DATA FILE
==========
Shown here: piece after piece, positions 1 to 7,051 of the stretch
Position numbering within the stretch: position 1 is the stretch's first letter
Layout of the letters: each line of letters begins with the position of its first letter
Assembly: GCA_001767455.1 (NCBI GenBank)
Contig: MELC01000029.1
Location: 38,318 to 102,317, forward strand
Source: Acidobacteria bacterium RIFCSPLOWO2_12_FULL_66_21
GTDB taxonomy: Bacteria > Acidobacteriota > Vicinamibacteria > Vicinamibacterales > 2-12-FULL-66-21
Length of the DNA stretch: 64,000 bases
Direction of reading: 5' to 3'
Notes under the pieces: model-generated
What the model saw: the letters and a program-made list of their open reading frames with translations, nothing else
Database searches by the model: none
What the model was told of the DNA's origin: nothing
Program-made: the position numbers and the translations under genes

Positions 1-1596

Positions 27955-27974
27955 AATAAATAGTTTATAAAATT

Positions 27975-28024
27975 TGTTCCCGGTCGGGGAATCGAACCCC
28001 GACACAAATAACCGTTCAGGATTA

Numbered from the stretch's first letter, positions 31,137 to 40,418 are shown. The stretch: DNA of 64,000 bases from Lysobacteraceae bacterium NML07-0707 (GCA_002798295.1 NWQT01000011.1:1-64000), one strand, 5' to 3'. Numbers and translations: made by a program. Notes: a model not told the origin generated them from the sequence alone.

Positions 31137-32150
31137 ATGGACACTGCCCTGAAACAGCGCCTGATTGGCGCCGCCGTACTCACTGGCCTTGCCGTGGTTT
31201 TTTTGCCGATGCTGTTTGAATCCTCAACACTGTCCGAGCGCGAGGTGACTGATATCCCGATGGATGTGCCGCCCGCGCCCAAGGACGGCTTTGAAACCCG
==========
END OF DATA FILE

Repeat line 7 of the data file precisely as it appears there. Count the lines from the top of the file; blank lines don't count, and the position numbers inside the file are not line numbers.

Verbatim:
Source: Acidobacteria bacterium RIFCSPLOWO2_12_FULL_66_21